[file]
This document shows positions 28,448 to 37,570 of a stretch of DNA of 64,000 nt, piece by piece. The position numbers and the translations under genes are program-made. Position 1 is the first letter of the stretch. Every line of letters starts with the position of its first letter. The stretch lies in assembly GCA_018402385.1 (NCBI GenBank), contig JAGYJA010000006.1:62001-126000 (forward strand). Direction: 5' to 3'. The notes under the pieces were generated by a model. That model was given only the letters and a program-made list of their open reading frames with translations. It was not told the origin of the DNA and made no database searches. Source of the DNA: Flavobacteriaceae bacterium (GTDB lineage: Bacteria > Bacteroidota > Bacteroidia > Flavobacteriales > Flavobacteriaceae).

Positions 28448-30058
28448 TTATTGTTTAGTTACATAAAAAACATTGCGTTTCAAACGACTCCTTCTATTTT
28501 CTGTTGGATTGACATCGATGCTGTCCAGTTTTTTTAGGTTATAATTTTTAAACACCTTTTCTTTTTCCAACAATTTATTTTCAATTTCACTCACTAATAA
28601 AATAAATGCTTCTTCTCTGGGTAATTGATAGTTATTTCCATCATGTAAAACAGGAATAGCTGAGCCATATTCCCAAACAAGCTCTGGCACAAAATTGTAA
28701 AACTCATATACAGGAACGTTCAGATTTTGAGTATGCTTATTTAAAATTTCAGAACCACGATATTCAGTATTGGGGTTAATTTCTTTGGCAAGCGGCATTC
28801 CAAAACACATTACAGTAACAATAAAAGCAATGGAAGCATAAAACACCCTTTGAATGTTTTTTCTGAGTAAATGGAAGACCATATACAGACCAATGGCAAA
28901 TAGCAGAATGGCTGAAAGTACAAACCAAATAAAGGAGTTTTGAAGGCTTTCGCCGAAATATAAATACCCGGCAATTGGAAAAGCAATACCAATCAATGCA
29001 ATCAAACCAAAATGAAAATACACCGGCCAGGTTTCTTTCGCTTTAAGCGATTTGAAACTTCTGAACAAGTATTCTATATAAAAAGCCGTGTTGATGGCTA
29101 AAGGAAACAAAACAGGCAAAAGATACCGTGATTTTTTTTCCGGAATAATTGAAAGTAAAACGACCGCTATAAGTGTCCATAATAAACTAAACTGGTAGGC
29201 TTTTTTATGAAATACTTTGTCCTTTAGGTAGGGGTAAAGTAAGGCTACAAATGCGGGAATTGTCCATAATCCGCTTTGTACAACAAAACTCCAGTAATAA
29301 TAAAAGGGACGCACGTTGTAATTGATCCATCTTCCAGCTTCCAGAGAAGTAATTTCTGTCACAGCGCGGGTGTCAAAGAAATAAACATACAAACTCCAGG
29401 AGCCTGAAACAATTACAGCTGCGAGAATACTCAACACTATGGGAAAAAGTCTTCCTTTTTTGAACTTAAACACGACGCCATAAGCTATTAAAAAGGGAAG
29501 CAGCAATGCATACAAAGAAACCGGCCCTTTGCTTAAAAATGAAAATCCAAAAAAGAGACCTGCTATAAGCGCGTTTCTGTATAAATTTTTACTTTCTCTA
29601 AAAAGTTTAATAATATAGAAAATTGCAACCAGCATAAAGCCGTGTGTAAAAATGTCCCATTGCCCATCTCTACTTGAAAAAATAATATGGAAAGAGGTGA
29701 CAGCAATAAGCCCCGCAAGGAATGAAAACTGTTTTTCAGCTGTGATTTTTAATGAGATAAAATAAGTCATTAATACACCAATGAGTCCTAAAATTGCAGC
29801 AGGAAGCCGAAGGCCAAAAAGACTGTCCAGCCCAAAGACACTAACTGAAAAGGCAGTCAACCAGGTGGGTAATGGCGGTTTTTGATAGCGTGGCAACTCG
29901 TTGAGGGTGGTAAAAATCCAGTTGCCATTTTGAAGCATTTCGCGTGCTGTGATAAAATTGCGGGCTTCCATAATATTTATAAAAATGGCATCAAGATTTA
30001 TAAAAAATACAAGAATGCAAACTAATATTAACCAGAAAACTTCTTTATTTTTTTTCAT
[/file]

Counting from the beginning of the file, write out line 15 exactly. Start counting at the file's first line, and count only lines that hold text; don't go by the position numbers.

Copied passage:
29601 AAAAGTTTAATAATATAGAAAATTGCAACCAGCATAAAGCCGTGTGTAAAAATGTCCCATTGCCCATCTCTACTTGAAAAAATAATATGGAAAGAGGTGA